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New research sheds light on the cost of violence to Wales’ healthcare system

Image displays an infographic demonstrating the costs of violence to the healthcare system in Wales

A new report looking into the impact of violence in Wales has revealed that violent incidents cost the NHS almost £50 million each year.

The report is the latest nationwide assessment of the costs violence to the healthcare system and was commissioned by the Wales Violence Prevention Unit to help better invest in violence prevention schemes.

New figures in the report show that alongside the personal misery experienced by families and communities, responding to violent incidents, including physical assaults, intimate partner violence, knife crime and self-harm, cost the Welsh healthcare system £46.6 million in 2018/2019.

The study estimates a further £158.8 million was spent on treating the long-term health conditions commonly associated with the consequences of violence.

Short-term costs associated with physical injuries from assault and abuse amount to £13.9 million every year. This includes the costs of A&E attendances, ambulance call outs and hospital admissions, with a further £22.2 million spent on treatment for the emotional impact of violence, such as counselling for depression and anxiety.

The research also found that £158.8 million is spent every year in Wales on treatment for depression and anxiety, alcohol use and illicit drug use. An increasing body of research has identified that a proportion of these health concerns can result from the individual experiencing violence and neglect in childhood, indicating that violence contributes to this substantial cost.

The research was conducted by the Public Health Institute at Liverpool John Moores University. It recommends first enabling a system of enhanced information sharing between organisations to better understand the nature and occurrence of violence across Wales. It also recommends investing more in community-based programmes focused on early intervention to prevent violence and initiatives to support the early identification of the signs of violence in order to reduce the financial burden of violence on the healthcare system.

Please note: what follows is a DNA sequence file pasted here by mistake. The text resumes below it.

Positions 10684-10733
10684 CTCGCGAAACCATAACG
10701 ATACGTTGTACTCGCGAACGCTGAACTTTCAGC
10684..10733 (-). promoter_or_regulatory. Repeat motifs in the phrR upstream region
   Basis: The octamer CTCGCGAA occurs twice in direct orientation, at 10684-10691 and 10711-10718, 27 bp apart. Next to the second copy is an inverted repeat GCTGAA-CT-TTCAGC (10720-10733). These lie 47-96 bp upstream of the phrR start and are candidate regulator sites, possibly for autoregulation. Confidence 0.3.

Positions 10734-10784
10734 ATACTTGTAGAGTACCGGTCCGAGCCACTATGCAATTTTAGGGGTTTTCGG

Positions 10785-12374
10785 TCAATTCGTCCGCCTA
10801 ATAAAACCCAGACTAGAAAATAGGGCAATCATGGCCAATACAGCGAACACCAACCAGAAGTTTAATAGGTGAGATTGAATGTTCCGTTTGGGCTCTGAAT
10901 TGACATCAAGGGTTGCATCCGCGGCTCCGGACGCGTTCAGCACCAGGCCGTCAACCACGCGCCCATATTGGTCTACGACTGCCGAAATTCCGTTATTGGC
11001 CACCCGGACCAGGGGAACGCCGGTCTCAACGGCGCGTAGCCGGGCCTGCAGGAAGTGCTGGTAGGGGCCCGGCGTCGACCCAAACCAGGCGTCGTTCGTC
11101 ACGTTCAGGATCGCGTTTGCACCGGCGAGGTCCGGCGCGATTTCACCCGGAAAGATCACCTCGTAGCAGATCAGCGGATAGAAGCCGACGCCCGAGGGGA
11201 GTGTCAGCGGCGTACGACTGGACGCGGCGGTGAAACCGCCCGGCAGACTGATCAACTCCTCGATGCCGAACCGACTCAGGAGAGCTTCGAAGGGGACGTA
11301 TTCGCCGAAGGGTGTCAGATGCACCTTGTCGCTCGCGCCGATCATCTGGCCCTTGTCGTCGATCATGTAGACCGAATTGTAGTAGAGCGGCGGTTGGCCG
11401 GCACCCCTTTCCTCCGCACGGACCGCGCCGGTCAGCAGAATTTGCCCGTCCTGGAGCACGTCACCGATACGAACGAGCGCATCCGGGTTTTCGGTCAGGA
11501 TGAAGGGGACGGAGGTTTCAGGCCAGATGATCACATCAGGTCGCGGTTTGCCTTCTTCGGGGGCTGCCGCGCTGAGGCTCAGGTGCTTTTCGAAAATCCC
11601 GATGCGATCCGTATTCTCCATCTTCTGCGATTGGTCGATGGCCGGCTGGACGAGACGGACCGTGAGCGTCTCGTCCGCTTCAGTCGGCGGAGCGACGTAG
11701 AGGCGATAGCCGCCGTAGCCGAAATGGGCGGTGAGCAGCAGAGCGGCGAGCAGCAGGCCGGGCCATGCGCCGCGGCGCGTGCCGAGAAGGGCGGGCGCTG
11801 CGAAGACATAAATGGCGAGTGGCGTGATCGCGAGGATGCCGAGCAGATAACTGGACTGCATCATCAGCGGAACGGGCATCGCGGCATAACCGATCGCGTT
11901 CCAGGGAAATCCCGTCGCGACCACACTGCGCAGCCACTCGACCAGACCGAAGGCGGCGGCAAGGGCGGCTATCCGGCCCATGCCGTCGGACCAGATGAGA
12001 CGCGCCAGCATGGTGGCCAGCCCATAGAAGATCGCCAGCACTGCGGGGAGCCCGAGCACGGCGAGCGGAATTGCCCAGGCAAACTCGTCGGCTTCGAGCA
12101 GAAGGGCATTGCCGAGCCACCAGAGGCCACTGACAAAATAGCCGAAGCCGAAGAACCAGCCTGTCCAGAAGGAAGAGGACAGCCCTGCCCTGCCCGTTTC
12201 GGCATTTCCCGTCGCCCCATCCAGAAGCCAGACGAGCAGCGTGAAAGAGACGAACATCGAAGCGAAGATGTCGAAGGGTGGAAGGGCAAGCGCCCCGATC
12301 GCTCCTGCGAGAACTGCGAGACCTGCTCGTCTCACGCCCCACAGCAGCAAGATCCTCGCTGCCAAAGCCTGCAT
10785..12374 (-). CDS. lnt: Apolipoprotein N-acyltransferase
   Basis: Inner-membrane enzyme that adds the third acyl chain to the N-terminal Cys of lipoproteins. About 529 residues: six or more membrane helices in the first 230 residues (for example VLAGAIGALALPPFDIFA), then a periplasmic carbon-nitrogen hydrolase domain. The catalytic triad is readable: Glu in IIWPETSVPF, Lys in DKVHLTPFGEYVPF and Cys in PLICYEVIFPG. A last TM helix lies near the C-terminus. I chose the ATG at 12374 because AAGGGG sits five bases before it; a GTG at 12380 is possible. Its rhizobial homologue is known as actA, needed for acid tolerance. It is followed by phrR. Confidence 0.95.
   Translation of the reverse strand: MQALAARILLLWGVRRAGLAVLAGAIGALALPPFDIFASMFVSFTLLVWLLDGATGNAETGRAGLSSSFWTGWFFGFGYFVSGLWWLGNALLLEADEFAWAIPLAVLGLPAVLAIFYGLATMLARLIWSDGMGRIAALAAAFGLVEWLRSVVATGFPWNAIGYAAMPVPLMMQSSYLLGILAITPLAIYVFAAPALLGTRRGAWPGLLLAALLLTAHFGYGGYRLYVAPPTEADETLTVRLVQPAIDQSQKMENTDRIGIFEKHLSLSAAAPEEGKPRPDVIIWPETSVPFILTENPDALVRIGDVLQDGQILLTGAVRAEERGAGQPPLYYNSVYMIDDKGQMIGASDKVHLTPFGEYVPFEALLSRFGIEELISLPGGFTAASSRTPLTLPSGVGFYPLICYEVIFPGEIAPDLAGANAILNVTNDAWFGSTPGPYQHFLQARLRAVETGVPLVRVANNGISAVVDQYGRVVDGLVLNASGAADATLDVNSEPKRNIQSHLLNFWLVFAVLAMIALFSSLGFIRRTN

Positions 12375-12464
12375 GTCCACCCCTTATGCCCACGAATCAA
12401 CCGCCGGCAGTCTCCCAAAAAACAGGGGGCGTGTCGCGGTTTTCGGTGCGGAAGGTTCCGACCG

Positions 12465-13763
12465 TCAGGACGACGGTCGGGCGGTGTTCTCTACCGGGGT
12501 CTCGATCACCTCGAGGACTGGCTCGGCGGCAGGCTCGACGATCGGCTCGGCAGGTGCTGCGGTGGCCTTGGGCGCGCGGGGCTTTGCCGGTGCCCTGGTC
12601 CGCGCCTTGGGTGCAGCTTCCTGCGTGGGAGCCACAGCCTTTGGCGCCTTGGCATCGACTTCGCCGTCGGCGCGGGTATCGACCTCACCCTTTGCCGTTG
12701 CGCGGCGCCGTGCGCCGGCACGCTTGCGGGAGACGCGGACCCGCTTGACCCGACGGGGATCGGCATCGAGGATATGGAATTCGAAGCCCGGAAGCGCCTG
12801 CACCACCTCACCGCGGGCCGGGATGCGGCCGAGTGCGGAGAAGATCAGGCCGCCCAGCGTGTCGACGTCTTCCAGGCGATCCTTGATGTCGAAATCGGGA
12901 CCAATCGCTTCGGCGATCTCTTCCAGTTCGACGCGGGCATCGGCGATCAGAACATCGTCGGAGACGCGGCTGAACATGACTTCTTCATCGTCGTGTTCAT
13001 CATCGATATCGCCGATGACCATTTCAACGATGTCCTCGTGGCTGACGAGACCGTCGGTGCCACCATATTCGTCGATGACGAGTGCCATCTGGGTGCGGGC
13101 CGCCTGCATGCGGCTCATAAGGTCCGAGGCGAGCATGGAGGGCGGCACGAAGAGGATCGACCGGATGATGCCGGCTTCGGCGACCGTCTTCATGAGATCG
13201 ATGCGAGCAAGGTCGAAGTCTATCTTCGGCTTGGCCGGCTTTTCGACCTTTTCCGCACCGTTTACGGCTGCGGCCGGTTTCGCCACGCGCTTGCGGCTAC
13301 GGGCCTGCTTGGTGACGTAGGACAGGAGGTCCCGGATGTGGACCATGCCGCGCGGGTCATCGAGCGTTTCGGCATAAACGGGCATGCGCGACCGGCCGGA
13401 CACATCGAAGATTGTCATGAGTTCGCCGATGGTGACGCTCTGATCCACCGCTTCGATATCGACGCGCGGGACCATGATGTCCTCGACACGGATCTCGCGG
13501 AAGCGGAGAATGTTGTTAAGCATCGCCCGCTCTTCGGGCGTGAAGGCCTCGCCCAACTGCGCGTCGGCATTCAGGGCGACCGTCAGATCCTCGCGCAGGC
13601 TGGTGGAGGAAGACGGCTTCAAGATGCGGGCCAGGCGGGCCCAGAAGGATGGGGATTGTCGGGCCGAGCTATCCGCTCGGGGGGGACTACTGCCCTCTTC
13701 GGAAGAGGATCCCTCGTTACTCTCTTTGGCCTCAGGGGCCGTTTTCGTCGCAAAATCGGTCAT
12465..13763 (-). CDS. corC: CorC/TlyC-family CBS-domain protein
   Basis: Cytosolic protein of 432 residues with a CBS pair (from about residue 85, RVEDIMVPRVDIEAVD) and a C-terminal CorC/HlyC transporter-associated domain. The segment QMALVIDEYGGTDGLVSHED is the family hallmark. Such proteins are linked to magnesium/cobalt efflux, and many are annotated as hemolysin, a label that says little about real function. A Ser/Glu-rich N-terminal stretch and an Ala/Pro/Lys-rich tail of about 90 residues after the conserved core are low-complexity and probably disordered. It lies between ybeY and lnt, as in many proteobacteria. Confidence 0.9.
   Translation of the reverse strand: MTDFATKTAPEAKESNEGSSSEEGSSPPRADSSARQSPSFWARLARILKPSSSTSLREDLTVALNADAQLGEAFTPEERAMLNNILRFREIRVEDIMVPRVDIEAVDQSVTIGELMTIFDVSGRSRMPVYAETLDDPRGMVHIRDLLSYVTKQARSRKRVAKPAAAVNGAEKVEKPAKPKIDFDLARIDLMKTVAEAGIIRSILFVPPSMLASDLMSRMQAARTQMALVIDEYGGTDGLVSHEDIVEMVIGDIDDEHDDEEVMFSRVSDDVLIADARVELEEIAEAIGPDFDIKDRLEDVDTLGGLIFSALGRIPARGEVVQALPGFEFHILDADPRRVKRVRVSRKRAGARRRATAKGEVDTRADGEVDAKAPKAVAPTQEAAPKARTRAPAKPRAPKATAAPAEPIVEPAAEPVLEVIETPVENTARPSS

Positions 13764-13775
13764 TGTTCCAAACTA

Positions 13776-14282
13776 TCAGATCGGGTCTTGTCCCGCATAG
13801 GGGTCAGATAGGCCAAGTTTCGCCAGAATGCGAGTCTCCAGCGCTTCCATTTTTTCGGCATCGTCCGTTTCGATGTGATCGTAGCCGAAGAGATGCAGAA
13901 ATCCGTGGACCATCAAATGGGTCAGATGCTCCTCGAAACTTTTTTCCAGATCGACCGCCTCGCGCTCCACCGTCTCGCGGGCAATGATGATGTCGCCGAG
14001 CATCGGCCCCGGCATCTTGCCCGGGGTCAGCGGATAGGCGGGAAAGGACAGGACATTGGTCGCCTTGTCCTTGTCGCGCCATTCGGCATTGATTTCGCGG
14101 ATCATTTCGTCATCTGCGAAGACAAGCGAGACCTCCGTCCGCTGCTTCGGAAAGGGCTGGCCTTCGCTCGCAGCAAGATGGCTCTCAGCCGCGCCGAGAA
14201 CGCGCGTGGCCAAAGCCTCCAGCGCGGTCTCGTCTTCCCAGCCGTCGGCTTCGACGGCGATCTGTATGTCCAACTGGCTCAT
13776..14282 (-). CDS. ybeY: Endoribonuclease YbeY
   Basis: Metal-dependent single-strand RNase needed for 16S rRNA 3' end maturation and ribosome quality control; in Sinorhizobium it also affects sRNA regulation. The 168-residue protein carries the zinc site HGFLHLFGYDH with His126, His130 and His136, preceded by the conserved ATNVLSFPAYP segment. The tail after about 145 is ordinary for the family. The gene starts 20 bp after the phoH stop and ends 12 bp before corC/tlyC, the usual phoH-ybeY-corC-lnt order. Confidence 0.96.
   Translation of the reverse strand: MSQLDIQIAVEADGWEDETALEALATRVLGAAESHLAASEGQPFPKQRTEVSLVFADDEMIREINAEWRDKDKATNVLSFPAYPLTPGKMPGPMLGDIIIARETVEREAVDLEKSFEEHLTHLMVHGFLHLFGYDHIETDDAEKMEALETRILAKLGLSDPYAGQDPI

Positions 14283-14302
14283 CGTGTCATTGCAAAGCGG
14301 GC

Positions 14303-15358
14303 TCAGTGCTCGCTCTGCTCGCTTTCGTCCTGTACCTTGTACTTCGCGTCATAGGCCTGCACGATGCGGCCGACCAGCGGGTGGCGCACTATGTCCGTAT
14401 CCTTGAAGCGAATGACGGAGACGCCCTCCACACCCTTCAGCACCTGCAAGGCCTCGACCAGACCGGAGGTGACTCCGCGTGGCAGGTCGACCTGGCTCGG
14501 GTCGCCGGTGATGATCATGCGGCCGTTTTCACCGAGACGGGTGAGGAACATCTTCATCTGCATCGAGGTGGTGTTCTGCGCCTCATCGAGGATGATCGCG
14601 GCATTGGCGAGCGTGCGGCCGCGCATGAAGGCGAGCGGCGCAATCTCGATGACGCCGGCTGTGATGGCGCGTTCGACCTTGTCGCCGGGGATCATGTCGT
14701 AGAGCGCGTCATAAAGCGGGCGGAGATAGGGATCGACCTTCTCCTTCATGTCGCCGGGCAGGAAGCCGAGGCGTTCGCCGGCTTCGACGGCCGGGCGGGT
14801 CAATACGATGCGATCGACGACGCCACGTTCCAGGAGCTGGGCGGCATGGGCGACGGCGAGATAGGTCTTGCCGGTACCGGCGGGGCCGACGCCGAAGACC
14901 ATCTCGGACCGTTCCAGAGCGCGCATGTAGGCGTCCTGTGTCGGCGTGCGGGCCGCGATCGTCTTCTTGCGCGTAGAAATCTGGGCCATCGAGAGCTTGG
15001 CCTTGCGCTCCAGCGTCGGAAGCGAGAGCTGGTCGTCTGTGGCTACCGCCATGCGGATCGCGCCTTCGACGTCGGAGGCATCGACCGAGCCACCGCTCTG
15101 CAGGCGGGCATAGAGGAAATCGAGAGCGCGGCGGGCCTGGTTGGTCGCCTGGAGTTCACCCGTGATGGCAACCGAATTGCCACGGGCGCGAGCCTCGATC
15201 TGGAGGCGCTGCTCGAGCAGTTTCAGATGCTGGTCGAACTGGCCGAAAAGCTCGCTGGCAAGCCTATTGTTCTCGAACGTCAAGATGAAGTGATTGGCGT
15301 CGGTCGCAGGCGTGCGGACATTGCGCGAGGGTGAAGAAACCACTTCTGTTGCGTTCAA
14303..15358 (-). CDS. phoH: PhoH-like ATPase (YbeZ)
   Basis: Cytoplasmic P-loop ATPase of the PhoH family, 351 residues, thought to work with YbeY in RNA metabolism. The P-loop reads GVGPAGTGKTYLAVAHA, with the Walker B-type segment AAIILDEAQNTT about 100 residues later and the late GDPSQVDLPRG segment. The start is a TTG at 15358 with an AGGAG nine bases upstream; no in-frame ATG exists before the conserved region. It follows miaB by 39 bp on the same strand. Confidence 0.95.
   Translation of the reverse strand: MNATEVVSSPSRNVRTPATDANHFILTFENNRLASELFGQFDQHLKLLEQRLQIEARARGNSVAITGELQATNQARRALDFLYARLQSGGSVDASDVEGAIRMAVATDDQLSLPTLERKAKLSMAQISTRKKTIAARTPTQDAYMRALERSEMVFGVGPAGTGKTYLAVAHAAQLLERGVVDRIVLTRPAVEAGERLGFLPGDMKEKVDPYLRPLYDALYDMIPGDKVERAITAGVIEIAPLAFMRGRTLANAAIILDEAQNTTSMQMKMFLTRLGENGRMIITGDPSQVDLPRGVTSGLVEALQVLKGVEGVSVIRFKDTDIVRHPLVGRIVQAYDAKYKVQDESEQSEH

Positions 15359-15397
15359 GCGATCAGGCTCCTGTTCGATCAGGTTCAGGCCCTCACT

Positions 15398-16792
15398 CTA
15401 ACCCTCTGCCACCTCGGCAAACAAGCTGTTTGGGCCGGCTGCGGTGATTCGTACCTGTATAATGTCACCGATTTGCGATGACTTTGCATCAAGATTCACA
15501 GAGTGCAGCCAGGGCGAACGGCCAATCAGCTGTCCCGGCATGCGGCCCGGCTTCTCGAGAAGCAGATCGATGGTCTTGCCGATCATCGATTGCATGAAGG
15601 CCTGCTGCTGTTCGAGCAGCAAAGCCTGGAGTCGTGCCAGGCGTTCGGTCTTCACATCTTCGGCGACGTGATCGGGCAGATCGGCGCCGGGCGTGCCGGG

“The health and emotional costs of violence for people who experience it can be far greater than the economic burden it places on services. However, establishing the financial cost of violence to our healthcare system supports us and our partners in making informed decisions on how to invest vital funds and resources to prevent violence.

“The report’s recommendations demonstrate how, in Wales, we are certainly heading in the right direction to prevent violence and the misery it causes. However, there is more that can be done and we will continue to work with our partners including in health, policing and criminal justice sectors to identify cost-effective measures that will prevent violence now and protect our future generations.”

Jon Drake, Director, Wales Violence Prevention Unit

“Our research shows that violence imposes a substantial annual economic burden on the healthcare system in Wales. However, violence is preventable, and our report also identifies evidence showing that investment in community-based programmes and early intervention to prevent violence can be a cost-effective use of public resources.”

Lisa Jones, Reader in Public Health, LJMU, who led the research

Download the full report

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